- But you will not by any means listen to any overture of peace before the total ruinment of their settlements is effected. Our future security will be in their inability to injure us and in the terror with which the severity of the chastisement they receive will inspire them.
Washington instructed Gen. Sullivan and three brigades to march from Easton, Pennsylvania to the Susquehanna River in central Pennsylvania and to follow the river upstream to Tioga, now known as Athens, Pennsylvania. He ordered Gen. James Clinton to assemble a fourth brigade at Schenectady, New York, move westward up the Mohawk River Valley to Canajoharie, and cross overland to Otsego Lake as a staging point. When Sullivan so ordered, Clinton's New York Brigade was to march down the Susquehanna to meet Sullivan at Tioga, destroying all Indian villages on his route. Sullivan's army was to have totaled 15 regiments and 5,000 men, but his Pennsylvania brigade entered the campaign more than 750 men short, and promised enlistments never materialized. In addition, the third regiment of the brigade, the German Battalion, had shrunk by casualties, sickness, and desertion (the three-year term of enlistment of its soldiers had expired on June 27) to only 100 men, and was parceled out in 25-man companies as flank protection for the expedition. Armand's Legion was recalled by Washington to the Main Army before the campaign began. Because of these and other shortages, Sullivan's army, including two companies of local militia totaling only 70 men, never exceeded 4,000 troops.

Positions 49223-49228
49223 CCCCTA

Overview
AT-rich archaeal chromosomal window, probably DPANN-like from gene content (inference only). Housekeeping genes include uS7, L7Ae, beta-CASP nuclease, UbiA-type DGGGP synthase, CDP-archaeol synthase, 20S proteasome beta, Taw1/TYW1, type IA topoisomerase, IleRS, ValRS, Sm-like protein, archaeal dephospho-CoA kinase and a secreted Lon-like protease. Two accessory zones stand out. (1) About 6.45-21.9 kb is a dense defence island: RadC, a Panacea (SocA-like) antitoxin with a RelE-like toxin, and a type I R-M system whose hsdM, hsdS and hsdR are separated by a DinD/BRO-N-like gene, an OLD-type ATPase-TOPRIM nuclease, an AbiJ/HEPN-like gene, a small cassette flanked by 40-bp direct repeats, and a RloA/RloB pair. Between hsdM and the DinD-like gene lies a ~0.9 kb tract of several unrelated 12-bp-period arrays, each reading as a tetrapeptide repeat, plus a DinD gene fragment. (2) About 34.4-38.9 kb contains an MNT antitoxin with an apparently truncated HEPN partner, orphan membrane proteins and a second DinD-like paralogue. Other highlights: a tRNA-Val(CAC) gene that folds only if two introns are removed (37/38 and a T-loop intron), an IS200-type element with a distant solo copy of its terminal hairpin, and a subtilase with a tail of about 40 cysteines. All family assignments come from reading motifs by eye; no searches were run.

The main army left Easton on June 18, marching 58 miles to an encampment on the Bullock farm in the Wyoming Valley, which it reached on June 23. There they awaited provisions and supplies that had not been sent forward, remaining in the Wyoming Valley until July 31. The army marched slowly, paced by both the mountainous terrain and the flatboats carrying the army's supplies up the Susquehanna, and arrived at Tioga on August 11. They began construction of a temporary fort at the confluence of the Chemung and Susquehanna Rivers they called Fort Sullivan.